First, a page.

Everyone’s A Winner (I beg to differ)


Not Everyone's a Winner | Denver Metro Moms Blog

The grit and the grind of the Denver Broncos’ battle to reach Super Bowl 50 perfectly exemplifies the determination and will it takes to be a winner. Kia presented my favorite commercial of the football season. In it, Dad sees the “participation” label on his son’s trophy after his undefeated football season. He removes the plaque, takes out a sharpie and writes “Champs.”

Exemplary effort should be recognized and kids also must learn that every event or performance does NOT deserve a tangible reward.

Sometimes we put forth a huge amount of effort and we still fail to earn the desired outcome. We must teach our children to persist past disappointment. Losing or falling short is an opportunity to gain insight into weakness. In Super Bowl 48, the Denver Broncos, after getting trounced 43-8, rebuilt a team founded on a strong defense and 2 years later they will return to the Super Bowl as strong contenders. They identified a weakness in loss and quickly changed course and corrected.

Sometimes the reward is intrinsic, and yet, try to find a fundraiser today that doesn’t have some sort of tiered reward system attached to it. Selling Girl Scout cookies even has its array of toy rewards that accompany increasing cookie sales. When I as a Girl Scout in the 80’s, I sold cookies because I knew that we would earn money for the troop. That was reward enough. What happened to the days?

Today everything must be incentivized with a prize! And kids EXPECT a reward even for the smallest amount of effort. I mean, is there really any gratification in receiving a 6th place ribbon on Field Day? And how does 1st place differ from 6th place when everyone is receiving a ribbon?

In the “everyone’s a winner culture,” there is a sense of entitlement. I can show up, put forth a small amount of effort and I’ll still be rewarded. If loss is rewarded, is there really any reason for improvement?

Not everyone is a competitor and that is OK. Some people excel at working behind the scenes- “it takes all types,” as the saying goes. Can we please start to use losing as a teachable moment? And can we please start to teach our children that the rewards for charity events like Jump Rope for Heart are “helping kids who don’t have a strong heart and making your heart stronger too,” not collectible puppies on a string. Teaching our kids to persist past disappointment makes the victory so much sweeter.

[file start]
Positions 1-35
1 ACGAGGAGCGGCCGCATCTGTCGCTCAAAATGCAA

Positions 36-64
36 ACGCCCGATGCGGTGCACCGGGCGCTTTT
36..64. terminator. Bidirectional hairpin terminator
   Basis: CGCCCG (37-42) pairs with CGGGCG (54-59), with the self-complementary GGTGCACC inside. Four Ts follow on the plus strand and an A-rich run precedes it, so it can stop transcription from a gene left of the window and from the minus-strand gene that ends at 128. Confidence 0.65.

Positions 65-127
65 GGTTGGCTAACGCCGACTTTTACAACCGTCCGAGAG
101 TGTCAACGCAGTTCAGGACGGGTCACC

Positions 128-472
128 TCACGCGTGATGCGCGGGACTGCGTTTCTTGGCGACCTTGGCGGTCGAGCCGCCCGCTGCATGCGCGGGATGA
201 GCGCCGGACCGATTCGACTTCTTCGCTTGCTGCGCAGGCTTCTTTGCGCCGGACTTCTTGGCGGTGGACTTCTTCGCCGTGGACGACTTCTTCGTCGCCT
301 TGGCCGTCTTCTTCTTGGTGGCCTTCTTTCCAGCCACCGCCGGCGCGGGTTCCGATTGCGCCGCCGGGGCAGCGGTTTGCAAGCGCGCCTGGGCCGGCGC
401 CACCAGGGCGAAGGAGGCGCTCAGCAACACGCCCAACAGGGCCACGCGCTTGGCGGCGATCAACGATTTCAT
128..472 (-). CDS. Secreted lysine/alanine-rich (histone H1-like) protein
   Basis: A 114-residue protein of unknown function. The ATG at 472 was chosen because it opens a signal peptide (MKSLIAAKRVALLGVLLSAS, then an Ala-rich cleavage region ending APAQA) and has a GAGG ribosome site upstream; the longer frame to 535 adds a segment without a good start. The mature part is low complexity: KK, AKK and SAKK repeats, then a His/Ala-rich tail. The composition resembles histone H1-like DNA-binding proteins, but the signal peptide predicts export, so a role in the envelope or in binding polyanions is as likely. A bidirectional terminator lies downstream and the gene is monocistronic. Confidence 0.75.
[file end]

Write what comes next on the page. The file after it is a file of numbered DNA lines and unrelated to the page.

What happens to all those participation trophies and ribbons, after all? Do you think your kids will remember what they “participated in” 10 or 20 years later? Not likely, but they will treasure the championship trophies and recognition of excellence. If it’s not sports, then help your child find his/her thing. Maybe it’s baking or sewing or dog training or reading. Everyone has a unique way to make a mark in this world. We will serve our kids better if we allow them to stumble and stammer their way to discovering their talents. And everyone will become a winner in their own time, if that’s what they desire.

Do you have a story to share about how you have helped your child persist through difficulty to become a winner?


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In the journey of life, Gina would choose a boat to traverse the days of her life. Boating for her is analogous with the way we choose to ride the waves of each passing day and how we weave in and out of the wakes of others. Gina grew up the youngest of 10 children in Indiana and boating on Lake Monroe in Southern Indiana with her family was a staple activity of every summer weekend. The mountains of Colorado seemed a good tradeoff for the Indiana lakes and cornfields, and she blazed a trail West after graduating from Indiana University. In Colorado, she has spent the last 20 years establishing herself as an expert in the local fitness industry as a personal trainer, Yoga teacher and Fitness Director at two parks and recreation agencies. Her marriage to her artist husband in 2003 stoked her creative fires and with the birth of each of her 3 children (ages 12, 7 and 5), she discovered her own innate wisdom and power during pregnancy. Gina believes that a woman can be at her strongest and most aligned with her intuition during pregnancy. She desires to teach every pregnant woman how to navigate the waves of pregnancy with grace. This passion gave birth to her pre and postnatal education business, Power of Pregnancy . She currently certifies fitness professionals to teach and lead prenatal fitness classes and private sessions. In the next few years, she hopes that Power of Pregnancy will be a recognized brand of prenatal fitness classes.


  1. Gina! I don’t disagree, I think it’s challenging because our culture prizes certain athletic prowess so highly it leaves other kids feeling like if they can’t be a part of this then they aren’t a part of anything. I think if there was a value of academic achievements, sewing as you mentioned etc, we wouldn’t have seen the same trend. Maybe we would have, but to be special in our current culture you must fit in a very narrow box. How do we expand that so that kids can actually feel as though their individual and unique contributions actually matter when so much of our culture tells them otherwise?

    • Thanks for your comment Dani. It’s up to us as parents to EXPAND the box way open and change what is prized and valued. And help our kids keep in perspective that very few will ever excel and reach the top in athletics.


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